Job’s counsel reaches a higher level with some deep insights by Elihu. Elihu gives several speeches that carry with them many elements of biblical wisdom, but the final wisdom to be found in this great book comes not from Job’s friends or from Elihu, but from God Himself. When Job demands an answer from God, God responds with this rebuke, “Who is this that darkens counsel by words without knowledge? Dress for action like a man; I will question you, and you make it known to me” (Job 38:1–3). What ensues from this rebuke is the most intense interrogation of a human ever brought to bear by the Creator. It almost seems at first glance as if God is bullying Job, in as much as He says, “Where were you when I laid the foundations of the earth?” (v. 4). God raises question after question in this manner. “Can you bind the chains of the Pleiades? Or loose the belt of Orion? Can you lead forth the Mazzaroth in their season, or can you guide the Bear with its children?” (vv. 31–32). Obviously, the answers to these rhetorical questions that come in machine gun rapidity is always, “No, no, no.” God hammers away at the inferiority and subordination of Job in His interrogation. God continues with question after question about Job’s ability to do things that Job cannot do but that God clearly can do.
In chapter 40, God says to Job finally, “Shall a faultfinder contend with the Almighty? He who argues with God, let him answer it” (v. 2). Now, Job’s response is not one of defiant demand for answers to his misery. Rather he says, “Behold, I am of small account; what shall I answer you? I lay my hand on my mouth. I have spoken once, and I will not answer; twice, but I will proceed no further” (vv. 4–5). And again God picks up the interrogation and goes even more deeply in the rapid-fire interrogation that shows the overwhelming contrast between the power of God, who is known in Job as El Shaddai, and the contrasting impotence of Job. Finally, Job confesses that such things were too wonderful. He says, “I had heard of you by the hearing of the ear, but now my eye sees you; therefore I despise myself, and repent in dust and ashes” (42:5–6).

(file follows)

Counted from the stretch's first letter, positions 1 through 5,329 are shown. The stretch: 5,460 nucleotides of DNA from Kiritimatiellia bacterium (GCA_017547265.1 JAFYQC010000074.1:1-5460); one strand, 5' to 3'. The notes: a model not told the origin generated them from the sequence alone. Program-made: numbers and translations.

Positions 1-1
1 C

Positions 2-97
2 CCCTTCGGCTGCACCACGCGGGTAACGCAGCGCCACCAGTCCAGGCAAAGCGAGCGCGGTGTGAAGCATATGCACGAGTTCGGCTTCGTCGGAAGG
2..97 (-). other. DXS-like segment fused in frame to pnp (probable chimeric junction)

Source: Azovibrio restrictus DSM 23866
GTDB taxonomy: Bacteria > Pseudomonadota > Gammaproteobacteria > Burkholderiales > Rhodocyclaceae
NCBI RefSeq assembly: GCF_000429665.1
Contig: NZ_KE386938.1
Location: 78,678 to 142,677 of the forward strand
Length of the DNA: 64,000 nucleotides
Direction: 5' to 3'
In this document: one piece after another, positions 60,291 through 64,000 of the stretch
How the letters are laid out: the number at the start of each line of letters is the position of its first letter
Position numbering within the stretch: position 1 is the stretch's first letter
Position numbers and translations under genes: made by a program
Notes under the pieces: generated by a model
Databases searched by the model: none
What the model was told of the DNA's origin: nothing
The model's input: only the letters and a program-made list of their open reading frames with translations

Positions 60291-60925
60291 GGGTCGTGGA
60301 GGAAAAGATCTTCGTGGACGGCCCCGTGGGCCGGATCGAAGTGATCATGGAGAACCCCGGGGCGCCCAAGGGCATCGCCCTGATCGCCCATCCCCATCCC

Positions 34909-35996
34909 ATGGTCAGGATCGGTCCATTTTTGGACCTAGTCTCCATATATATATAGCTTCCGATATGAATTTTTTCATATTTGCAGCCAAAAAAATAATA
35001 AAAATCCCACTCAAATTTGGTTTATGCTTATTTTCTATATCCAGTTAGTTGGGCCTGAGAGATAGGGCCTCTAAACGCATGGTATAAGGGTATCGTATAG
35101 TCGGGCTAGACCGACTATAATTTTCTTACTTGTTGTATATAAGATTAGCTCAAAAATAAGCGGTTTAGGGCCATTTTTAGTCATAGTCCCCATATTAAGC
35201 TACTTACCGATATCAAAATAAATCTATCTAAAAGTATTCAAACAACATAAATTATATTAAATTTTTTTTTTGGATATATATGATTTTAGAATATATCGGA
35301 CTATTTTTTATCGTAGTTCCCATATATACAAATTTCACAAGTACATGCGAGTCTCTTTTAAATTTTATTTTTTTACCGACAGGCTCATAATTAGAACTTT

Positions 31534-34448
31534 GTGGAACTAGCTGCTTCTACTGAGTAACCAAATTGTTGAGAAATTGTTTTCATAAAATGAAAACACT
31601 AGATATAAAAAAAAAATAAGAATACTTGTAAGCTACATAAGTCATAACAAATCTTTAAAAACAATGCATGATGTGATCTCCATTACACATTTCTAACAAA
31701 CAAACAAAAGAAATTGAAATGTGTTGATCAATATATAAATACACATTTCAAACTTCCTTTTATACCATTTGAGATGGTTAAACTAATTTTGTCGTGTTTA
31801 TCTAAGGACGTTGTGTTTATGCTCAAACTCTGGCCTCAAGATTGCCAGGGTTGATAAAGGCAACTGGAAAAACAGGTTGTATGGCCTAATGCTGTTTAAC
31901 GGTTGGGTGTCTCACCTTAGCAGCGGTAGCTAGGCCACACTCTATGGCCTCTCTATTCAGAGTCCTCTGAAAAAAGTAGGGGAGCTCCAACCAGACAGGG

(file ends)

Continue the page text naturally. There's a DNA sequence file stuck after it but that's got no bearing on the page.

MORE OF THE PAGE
What is noteworthy in this drama, is that God never directly answers Job’s questions. He doesn’t say, “Job, the reason you have suffered is for this or for that.” Rather, what God does in the mystery of the iniquity of such profound suffering, is that He answers Job with Himself. This is the wisdom that answers the question of suffering—not the answer to why I have to suffer in a particular way, in a particular time, and in a particular circumstance, but wherein does my hope rest in the midst of suffering.
The answer to that comes clearly from the wisdom of the book of Job that agrees with the other premises of the wisdom literature: the fear of the Lord, awe and reverence before God, is the beginning of wisdom. And when we are befuddled and confused by things that we cannot understand in this world, we look not for specific answers always to specific questions, but we look to know God in His holiness, in His righteousness, in His justice, and in His mercy. Therein is the wisdom that is found in the book of Job.